BANGKOK— Thailand’s prime minister pledged Friday to give the country a New Year’s gift of peace and long-term stability — a monumental task after a year marked by blood and violence on the streets of the capital.
Prime Minister Abhisit Vejjajiva has faced protests since taking office in 2008, and many Thais believe he rose to power illegitimately. The dispute between the government and its opponents came to a head this year, culminating in two months of sporadic clashes earlier this year that left more than 90 people dead.
On Friday, Abhisit touted a raft of policies his government has implemented to appease his opponents — largely rural Thais who benefited from former leader Thaksin Shinawatra’s social welfare policies and want to see his allies back in power. Abhisit noted a program to extend free education to 12 million students and a loan refinancing program that he said is helping lift 1 million people out of debt.
But a much-touted national reconciliation plan has not healed the political problems, with protesters holding peaceful rallies almost weekly to demand Abhisit call fresh elections, which he must do by the end of 2011. A protest earlier this month drew a crowd of over 10,000 in Bangkok.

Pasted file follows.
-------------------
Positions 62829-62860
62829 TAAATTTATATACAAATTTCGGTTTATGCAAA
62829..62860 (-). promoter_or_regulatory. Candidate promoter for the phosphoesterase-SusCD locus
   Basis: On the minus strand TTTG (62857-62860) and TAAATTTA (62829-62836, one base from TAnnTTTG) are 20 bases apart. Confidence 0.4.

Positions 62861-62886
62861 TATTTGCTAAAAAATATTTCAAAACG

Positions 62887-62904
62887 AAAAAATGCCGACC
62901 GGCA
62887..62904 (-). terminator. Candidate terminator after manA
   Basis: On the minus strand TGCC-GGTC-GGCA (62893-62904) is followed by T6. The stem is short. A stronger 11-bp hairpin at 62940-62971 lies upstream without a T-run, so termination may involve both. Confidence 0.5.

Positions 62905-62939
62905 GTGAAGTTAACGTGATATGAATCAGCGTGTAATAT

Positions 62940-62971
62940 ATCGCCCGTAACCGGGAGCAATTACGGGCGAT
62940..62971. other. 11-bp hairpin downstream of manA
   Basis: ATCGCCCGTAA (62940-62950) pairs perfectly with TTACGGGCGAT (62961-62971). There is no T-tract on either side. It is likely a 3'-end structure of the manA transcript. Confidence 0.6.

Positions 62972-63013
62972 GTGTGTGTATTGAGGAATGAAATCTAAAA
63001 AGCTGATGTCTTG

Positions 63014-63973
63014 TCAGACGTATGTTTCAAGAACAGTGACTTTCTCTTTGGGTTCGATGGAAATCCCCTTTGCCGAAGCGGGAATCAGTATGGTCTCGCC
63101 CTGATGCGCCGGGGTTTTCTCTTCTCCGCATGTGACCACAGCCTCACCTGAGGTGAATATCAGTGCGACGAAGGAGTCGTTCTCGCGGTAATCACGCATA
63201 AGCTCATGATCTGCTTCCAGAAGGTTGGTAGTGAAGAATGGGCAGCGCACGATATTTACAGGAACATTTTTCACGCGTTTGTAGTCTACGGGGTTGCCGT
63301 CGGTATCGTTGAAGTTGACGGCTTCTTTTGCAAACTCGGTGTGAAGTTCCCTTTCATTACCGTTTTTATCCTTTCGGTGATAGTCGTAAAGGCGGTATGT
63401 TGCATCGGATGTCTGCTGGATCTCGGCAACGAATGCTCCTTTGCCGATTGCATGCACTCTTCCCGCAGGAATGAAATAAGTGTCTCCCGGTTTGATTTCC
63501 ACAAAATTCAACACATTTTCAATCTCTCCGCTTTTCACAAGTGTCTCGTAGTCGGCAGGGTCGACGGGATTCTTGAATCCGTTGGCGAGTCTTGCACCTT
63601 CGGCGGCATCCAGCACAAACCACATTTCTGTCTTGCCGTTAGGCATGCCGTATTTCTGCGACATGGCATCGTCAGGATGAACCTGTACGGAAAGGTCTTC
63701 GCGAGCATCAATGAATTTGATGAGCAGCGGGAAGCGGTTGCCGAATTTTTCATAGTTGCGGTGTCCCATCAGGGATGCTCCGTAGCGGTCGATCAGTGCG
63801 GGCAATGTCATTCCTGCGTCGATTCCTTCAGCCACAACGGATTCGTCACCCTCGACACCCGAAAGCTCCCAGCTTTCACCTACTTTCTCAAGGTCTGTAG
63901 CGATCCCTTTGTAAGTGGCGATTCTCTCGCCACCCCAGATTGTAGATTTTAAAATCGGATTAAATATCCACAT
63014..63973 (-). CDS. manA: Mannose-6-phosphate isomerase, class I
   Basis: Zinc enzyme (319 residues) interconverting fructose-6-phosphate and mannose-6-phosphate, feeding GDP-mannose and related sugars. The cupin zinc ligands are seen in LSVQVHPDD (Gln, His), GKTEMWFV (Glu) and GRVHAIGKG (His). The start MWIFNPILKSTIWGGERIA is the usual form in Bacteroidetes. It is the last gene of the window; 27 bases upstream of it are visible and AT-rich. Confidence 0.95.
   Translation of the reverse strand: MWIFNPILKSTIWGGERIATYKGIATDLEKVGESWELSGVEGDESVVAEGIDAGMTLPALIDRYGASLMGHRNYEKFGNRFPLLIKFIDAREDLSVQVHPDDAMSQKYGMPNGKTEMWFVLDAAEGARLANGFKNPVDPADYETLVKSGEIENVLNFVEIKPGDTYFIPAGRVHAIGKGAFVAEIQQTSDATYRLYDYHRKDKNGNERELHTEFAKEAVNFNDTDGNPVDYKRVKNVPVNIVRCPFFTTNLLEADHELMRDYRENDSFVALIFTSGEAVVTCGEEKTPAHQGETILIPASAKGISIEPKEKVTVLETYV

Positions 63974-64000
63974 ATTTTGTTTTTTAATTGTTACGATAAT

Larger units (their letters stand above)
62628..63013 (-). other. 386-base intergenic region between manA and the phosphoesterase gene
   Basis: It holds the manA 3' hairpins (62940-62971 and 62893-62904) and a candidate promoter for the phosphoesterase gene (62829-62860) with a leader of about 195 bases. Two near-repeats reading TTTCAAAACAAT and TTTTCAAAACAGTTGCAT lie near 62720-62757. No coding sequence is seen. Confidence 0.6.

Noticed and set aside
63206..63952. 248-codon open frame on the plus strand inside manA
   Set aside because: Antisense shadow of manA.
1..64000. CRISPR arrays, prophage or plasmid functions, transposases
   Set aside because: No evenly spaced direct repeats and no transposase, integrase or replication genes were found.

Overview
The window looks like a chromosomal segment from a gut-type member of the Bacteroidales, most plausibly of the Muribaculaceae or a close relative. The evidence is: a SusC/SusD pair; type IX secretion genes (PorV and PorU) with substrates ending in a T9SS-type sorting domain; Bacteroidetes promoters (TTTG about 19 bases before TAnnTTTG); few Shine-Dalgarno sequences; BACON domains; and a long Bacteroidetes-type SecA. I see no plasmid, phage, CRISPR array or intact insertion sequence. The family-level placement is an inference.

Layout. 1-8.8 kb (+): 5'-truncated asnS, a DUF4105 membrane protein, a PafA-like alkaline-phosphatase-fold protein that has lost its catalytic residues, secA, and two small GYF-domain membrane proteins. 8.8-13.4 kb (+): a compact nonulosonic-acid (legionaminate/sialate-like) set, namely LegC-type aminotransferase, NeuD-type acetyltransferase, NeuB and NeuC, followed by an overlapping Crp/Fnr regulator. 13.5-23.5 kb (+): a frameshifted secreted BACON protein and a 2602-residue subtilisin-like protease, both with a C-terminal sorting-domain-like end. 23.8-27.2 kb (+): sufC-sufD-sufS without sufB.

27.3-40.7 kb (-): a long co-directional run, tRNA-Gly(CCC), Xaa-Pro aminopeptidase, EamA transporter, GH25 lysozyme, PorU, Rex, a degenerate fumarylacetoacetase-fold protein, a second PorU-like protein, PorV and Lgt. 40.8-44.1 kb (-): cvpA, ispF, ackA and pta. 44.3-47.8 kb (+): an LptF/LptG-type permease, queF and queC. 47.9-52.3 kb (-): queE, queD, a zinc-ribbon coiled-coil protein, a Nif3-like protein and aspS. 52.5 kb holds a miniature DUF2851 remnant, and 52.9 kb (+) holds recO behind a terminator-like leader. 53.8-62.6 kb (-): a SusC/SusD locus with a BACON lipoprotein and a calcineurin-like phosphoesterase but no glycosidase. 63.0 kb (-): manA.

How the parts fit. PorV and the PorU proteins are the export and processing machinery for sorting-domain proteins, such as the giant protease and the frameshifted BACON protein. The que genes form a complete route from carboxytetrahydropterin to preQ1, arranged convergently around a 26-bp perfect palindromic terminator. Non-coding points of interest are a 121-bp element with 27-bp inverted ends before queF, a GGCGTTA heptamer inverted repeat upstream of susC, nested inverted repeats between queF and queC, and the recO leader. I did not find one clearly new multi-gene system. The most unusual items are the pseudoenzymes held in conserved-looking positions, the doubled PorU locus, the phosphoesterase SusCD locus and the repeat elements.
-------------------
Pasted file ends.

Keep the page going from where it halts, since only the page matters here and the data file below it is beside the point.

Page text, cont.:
Still, Abhisit promised to heal the rift.
"People can have different opinions but they can still live together," Abhisit said, noting that it remains "unclear" when new elections will be held. "The government intends to make all sides understand each other better."
"For the New Year, the present that I and the government will give to the people is to create sustainable stability and to return peace to Thai society," he said.
Despite the political divisions, Thailand’s economy may expand almost 8 percent this year, Abhisit said, helped by government spending and subsidies.
The country’s main stock index, the SET, has risen to a 14-year high, and unemployment is down to 0.9 percent, he said.
Abhisit promised more measures to reduce the cost of living, electricity, cooking gas and food early next year.